The other structure in the Cathedra Square, the Baptistery was also built along with the leaning tower and has a great exterior design with statues, arches and decoration. The dome is half covered with orange tiles and the other half remains bare. It has never been completed.

The Baptistery

Campo Santo ( holy field)

Located at the edge of the Cathedral square is this monumental cemetery said to have been built around sacred soil where bodies rot in just 24 hours. This structure stands where the original Cathedral once stood. It has a large courtyard bordered with artistic arches and inner walls are decorated with frescoes and sculptures.

Campo Santo

The artistic arches

Sculptures inside

We had a short visit to the Cathedral Square in Pisa and headed to Milan.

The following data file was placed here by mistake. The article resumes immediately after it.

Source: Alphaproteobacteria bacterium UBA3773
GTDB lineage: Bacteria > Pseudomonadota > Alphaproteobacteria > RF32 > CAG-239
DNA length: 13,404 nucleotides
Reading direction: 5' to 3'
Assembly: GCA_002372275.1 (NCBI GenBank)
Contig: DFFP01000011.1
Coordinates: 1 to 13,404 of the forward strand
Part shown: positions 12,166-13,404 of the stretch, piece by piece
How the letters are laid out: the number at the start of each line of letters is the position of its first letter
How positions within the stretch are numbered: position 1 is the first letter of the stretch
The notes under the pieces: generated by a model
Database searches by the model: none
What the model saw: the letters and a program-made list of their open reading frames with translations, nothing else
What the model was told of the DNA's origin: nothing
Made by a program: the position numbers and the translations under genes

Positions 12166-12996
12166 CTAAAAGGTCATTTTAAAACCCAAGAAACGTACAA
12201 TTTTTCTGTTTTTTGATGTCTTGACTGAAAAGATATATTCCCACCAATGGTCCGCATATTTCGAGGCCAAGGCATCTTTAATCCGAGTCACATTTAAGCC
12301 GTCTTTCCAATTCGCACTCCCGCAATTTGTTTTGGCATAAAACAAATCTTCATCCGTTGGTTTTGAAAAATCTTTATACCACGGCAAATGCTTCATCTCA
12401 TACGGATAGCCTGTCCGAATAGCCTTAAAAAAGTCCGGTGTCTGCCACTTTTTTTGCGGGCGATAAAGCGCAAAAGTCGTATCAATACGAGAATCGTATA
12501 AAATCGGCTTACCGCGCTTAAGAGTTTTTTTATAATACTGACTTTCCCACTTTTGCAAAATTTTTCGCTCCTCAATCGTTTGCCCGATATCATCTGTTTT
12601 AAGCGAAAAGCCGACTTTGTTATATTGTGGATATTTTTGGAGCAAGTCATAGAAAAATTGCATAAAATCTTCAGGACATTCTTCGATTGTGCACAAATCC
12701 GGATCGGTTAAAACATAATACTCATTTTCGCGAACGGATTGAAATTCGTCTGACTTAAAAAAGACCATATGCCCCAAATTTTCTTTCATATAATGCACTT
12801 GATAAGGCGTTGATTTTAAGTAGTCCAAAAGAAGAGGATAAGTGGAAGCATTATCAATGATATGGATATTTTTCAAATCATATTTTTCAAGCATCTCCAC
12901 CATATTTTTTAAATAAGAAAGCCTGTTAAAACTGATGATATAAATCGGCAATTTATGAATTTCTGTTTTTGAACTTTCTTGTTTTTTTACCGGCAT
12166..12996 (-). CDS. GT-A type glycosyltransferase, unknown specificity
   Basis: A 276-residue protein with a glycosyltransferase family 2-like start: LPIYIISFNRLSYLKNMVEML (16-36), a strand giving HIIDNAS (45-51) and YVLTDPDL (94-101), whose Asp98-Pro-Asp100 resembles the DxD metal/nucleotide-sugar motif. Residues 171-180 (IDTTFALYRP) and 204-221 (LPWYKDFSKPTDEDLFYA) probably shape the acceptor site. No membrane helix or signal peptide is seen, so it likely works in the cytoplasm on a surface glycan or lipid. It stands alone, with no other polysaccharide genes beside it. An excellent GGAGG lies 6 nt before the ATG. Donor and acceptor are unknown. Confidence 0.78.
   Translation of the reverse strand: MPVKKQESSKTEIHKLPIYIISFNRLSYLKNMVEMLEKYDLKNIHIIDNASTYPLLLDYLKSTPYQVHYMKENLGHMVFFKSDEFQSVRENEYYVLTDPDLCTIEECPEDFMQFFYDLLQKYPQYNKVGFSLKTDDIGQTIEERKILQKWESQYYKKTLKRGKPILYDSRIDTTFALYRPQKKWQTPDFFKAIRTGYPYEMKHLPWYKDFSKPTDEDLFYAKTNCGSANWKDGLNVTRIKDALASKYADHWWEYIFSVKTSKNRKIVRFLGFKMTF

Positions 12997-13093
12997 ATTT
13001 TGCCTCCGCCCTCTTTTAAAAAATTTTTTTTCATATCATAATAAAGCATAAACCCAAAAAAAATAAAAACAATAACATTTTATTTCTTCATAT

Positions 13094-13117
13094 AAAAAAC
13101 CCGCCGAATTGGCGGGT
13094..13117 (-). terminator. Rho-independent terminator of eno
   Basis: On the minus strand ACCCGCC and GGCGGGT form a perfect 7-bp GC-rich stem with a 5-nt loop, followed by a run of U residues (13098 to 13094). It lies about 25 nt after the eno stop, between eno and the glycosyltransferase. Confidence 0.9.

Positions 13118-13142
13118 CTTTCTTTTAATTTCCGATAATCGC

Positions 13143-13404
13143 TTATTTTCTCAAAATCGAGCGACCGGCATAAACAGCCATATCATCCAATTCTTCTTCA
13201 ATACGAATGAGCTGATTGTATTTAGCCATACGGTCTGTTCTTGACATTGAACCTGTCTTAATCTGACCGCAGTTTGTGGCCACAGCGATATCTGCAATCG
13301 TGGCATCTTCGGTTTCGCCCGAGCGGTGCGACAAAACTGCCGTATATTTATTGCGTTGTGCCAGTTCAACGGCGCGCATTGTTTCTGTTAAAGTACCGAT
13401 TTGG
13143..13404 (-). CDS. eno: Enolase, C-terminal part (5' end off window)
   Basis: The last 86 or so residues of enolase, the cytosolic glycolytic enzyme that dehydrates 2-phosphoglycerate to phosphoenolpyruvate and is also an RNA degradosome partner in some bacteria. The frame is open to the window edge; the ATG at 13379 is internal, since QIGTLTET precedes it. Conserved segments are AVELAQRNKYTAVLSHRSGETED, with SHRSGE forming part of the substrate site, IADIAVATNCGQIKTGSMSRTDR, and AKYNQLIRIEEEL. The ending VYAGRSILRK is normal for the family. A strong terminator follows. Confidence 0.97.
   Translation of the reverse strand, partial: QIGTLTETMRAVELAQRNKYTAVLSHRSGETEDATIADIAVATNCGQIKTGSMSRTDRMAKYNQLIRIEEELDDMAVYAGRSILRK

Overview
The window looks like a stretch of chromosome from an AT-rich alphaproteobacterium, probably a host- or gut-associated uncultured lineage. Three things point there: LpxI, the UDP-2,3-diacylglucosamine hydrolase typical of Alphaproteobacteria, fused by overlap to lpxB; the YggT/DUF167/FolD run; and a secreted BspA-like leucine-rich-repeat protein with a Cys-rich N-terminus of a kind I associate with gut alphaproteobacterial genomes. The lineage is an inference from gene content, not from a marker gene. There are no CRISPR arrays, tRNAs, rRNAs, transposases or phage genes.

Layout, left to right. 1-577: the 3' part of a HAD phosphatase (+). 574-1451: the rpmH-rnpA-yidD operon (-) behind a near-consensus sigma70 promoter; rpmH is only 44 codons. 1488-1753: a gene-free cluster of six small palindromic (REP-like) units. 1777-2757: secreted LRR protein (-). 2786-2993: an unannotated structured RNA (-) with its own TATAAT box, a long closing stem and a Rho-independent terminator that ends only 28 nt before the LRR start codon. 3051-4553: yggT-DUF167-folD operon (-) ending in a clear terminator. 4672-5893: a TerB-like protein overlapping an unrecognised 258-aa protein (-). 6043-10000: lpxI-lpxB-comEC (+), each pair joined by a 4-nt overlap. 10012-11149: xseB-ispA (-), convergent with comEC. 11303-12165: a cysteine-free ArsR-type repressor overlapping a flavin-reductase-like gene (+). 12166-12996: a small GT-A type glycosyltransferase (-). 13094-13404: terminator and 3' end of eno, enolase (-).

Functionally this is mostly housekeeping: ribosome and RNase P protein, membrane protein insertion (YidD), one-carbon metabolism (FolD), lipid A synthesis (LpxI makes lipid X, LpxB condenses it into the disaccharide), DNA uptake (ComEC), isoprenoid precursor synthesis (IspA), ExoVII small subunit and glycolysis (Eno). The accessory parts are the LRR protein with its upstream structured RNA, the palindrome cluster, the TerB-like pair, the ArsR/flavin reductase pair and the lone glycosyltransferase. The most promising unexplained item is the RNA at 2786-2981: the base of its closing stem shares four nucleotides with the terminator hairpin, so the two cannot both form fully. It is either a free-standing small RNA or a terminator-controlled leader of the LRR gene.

But there was something interesting which we visited at Italy which has still not found a place in my blog. So , let me add that here. It might interest the car enthusiasts among my readers.

The Ferrari Museum

Located at Maranello, this is a Ferrari company museum dedicated to its sports cars. It has various race cars exhibited besides trophies and photographs related to car racing. Technological innovations in the field are also show cased here.

Some pictures :

Entrance to Museo Ferrari

Some displayed models

The Ferrari factory

With this, we move on to Milan, our final destination in Europe. See you next week at Milan. Till then do subscribe, comment and give your feedback.


Florence is a city in Central Italy bathed in architectural and artistic charm and depicts a slice of history at every nook and corner. Often called the birthplace of Renaissance, Florence offers a journey of enlightenment and is an art lover’s paradise.

It was a centre of medieval European trade and finance and one of the wealthiest cities of that era. It has had a turbulent political history and been a witness to many religious uprisings and revolutions. This short preamble would have given you an idea of a city with numerous museums, art galleries and sculptures of some of the world’s most famous artists.